Today's Gospel is a continuation of last week's passage from Luke. The people who formed that angry mob were of the mind of "Show us what you can do. Do what you did in all those other places you visited." Jesus knew this and responded to their lack of faith with "A prophet is not accepted in his own native place."
I am going to break from my Living Scripture format for this week and instead leave you with a writing from St John of the Cross. This reflection seems to sum up what was going on in Nazareth that day as well as what continues in our own time. The people in that mob had their own pre~conceived notions of who and what the Messiah should be. Jesus was not what they expected. Many seek to know God through understanding and proof rather than faith.
By order of him who spoke, everything will be understood at the opportune time; and he whom God wills shall understand clearly that so it was fitting, since God does nothing without cause and truth. But believe me, a person cannot completely grasp the meaning of God's locutions and deeds, nor can he determine this by appearances without extreme error and bewilderment.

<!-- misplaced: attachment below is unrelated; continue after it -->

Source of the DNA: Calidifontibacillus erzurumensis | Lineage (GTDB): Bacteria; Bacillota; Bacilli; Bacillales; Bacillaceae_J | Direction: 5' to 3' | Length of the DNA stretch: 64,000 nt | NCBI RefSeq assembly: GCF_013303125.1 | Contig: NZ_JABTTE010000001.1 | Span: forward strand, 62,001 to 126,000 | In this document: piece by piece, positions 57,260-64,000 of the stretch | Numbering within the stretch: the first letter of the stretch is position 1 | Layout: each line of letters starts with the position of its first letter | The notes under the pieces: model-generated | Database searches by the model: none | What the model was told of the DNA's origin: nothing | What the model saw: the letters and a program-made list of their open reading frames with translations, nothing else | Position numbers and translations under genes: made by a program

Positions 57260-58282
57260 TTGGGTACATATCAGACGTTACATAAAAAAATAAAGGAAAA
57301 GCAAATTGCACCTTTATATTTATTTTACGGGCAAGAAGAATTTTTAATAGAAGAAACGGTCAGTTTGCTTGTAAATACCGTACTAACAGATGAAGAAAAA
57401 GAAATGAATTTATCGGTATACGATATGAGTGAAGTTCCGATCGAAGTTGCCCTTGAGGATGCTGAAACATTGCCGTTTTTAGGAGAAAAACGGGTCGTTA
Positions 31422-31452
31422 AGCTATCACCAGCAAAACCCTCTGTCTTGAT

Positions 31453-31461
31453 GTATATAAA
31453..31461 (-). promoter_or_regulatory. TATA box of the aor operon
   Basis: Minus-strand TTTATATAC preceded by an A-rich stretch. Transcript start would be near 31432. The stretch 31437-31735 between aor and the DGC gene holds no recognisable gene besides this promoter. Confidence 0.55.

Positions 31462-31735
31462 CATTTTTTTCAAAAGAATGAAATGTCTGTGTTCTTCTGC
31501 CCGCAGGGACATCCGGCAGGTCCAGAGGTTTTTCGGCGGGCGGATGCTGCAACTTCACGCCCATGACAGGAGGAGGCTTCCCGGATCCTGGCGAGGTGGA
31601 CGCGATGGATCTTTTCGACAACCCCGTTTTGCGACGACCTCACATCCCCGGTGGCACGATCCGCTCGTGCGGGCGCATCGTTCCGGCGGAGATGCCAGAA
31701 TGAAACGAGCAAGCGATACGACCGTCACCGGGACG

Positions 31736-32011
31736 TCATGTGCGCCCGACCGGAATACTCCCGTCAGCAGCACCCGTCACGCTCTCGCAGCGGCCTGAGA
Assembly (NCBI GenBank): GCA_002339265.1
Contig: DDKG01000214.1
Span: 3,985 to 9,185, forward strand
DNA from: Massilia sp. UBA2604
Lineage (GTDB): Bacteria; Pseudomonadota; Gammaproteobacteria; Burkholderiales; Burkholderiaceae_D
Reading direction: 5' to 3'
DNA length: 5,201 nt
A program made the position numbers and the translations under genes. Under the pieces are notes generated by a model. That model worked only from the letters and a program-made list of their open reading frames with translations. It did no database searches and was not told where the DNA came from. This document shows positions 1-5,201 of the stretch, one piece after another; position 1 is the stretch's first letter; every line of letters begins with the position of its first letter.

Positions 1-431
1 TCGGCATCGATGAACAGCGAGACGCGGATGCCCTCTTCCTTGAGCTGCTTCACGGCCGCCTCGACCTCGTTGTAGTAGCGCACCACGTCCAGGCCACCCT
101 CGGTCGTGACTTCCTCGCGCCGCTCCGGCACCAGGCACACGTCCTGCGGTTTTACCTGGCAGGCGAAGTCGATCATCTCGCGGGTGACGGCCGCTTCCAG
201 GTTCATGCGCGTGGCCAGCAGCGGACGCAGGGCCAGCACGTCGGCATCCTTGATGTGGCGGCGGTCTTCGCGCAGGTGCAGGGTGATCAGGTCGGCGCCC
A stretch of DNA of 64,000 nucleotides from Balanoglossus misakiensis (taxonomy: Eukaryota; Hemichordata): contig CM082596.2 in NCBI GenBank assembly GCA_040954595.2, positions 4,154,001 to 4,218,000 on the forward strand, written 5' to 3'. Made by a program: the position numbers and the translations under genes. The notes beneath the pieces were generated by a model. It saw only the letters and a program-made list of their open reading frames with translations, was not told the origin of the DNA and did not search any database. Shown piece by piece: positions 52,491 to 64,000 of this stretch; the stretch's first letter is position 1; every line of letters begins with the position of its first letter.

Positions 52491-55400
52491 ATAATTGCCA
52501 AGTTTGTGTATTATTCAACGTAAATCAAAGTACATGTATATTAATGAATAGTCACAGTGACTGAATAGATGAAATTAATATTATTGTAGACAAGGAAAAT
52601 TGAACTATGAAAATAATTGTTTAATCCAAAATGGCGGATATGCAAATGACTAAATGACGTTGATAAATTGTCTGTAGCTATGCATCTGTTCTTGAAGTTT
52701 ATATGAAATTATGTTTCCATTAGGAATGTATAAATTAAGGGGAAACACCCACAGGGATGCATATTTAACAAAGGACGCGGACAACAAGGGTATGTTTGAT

The prophets, entrusted with the Word of God, were well aware of this. Prophecy for them was a severe trial because as we affirmed, the people observed that a good portion of the prophecy did not come true according to the literal meaning. As a result, the people jibed and mocked the prophets excessively...
Why then should we be surprised if God's locutions and revelations so not materialize as expected? Suppose God affirms or represents to an individual some promise (good or bad pertaining to the person himself or another); if this promise is based on certain causes (devotion or service rendered to God, or offense committed against him, now or in the future) and these causes remain, the promise will be accomplished. But since the duration of these causes is uncertain, the fulfillment of the promise is too. One should seek assurance, therefore, not in understanding, but in faith.
~St John of the Cross
(as printed in Magnificat)